Odessa- Myth or Reality?
What is Odessa?
At the end of World War Two higher ranking members of the SS became wanted war criminals for the horrible acts they had committed against their fellow man during the rule of the Nazis.
Those who escaped capture by the Allies or Russians were thought to have been helped by a secret organisation. It was supposedly made up of high ranking Nazis and Nazi sympathizers. This organisation was known as ‘Odessa’. The main aim of the organisation was to help ex high ranking SS and Nazis escape the country and to keep the ideology alive.
Even though SS members met openly after the war they all denied the existence of this organisation.
How does such an organisation begin or function?
In the chaos that existed in Germany and the occupied areas at the end of the war it was difficult to track down individuals. These countries were full of soldiers and refuges from all over Europe. It would be nearly impossible to find one person in column of 10,000 refuges never mind millions. Combine this with the tactics that the SS used to stop the Allies find them such as switching uniforms, then it makes the hunt for Nazis nearly impossible.
The mountains of Bavaria and the border with Austria were impossible to patrol and seen as natural barriers. Because of this it soon became the escape route for many members of the SS, such as Adolf Eichmann and Otto Skorzeny.
This is how Odessa is rumoured to have started, under the leadership of Otto Skorzeny.
After the SS members got over the mountains they would head to Italy. There they would get helped my clergy men of the Catholic Church. It is thought that, in Rome, the Vatican secret service played a key roll in finding SS member safe passage, usually into Latin America.
The German national; church in Rome was run by Bishop Alows Hadal. He called Hitler the ‘architect of German greatness’. He saw Nazism and Catholicism working together to build the future. So he had the motive to help the escaping SS members.
In Rome the Red Cross had ID to give to all people who needed to get back to their home country. It was difficult to travel anywhere without some form of ID and refugees had none. As a religious movement the Catholic Church was helping many refugees get home. As such they had nearly unlimited access to these forms of ID. All that was needed was a false name and the war criminals could leave the country un-questioned. These unmarked routes out of the country became known as the ‘rat lines’.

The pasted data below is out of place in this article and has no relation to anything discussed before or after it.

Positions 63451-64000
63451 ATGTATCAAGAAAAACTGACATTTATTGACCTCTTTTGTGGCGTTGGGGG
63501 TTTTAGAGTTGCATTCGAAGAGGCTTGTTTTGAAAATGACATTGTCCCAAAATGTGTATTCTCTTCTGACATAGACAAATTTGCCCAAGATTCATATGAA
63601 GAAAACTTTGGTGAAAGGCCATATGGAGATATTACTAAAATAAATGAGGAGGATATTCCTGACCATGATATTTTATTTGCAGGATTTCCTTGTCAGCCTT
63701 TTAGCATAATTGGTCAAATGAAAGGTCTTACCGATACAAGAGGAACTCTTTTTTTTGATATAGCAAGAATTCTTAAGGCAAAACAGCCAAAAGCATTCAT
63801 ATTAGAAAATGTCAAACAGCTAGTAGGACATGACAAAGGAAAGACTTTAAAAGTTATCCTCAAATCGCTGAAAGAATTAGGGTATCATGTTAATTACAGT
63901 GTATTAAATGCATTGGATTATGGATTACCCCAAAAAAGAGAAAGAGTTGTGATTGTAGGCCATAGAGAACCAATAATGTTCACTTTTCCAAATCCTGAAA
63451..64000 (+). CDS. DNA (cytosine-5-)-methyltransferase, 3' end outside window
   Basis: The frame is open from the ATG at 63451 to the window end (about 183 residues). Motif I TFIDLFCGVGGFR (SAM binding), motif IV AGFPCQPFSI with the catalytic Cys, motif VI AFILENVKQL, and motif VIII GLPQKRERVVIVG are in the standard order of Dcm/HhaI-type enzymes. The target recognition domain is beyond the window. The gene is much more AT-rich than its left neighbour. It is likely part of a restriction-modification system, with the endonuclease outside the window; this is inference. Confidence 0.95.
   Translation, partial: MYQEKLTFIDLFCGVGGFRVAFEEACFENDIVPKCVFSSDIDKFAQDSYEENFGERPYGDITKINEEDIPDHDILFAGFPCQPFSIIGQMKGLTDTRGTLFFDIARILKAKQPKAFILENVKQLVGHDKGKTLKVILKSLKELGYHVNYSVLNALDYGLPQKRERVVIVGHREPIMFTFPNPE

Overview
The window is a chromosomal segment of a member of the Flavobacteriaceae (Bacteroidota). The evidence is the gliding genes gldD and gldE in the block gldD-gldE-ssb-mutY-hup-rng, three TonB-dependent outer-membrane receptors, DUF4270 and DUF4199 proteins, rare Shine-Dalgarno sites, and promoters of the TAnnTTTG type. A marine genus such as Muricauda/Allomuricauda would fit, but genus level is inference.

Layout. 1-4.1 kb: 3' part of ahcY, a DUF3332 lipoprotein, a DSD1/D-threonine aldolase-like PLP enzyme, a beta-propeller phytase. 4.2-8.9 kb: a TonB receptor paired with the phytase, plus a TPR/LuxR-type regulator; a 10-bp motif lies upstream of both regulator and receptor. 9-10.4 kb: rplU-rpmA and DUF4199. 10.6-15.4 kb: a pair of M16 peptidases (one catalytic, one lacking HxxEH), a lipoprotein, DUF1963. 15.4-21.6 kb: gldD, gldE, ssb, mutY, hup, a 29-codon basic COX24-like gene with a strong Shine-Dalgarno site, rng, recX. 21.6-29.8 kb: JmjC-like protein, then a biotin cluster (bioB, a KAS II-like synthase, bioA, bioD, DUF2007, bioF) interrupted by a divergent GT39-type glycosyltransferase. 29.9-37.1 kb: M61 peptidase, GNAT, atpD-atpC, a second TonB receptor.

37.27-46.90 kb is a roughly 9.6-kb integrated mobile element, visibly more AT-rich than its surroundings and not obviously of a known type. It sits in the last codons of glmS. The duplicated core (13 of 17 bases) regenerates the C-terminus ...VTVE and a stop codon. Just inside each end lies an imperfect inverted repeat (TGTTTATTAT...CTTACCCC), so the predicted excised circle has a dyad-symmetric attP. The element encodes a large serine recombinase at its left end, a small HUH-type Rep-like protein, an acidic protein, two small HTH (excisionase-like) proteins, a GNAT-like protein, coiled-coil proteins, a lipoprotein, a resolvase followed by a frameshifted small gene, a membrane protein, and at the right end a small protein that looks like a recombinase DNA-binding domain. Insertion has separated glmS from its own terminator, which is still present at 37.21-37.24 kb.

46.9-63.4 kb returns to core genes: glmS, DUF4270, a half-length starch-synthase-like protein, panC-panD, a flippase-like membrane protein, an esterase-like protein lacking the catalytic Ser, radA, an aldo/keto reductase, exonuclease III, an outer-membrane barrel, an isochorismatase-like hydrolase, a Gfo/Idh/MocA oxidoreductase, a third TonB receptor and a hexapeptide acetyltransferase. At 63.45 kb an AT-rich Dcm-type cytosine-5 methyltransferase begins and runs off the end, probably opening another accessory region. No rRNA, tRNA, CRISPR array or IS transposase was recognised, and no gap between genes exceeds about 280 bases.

How would such a vast organization find funding?
These same rat lines were used by the United States to move out ex-Soviet personnel and double agents. Members of the Catholic clergy would get the red cross visas and fake personal information, for the Americas, for $1400 green back. This money was used to keep the rat lines running. However, the SS members got through the rat lines for no fee. America was indirectly funding Nazi war criminal’s escapes.
During the war the Nazi regime had printed a huge amount of counter-fit currency of all kinds. Although much of it was captured by the Allies it is possible that many of the dump locations for these caches of fake notes were not found. With SS members knowing the location its plausible that these caches were also used to fund Odessa.
Other evidence that supports the existence of the Odessa escape network
Clause Barbie, Gestapo Chief, worked with the Americans after the war. He escaped through the rat lines, after which asked for $20,000 to be sent to an address in Italy for ‘personal reasons’.
Adolf Eichmann’s passport was signed by a catholic priest.
Walter Rauff, creator of the gas vans, escaped through the rat lines then openly boasted about it.
Fritz Bauer was thought to have been murdered by members of Odessa due many Nazis being tried for war crimes in the German state of Hesse.
Odessa claimed, in a letter sent to the family, they were behind the bombing attempt on Klarsfeld family after Beate Klarsfeld’s work trying to get South American governments to acknowledge the crimes of the war criminals hiding in their country.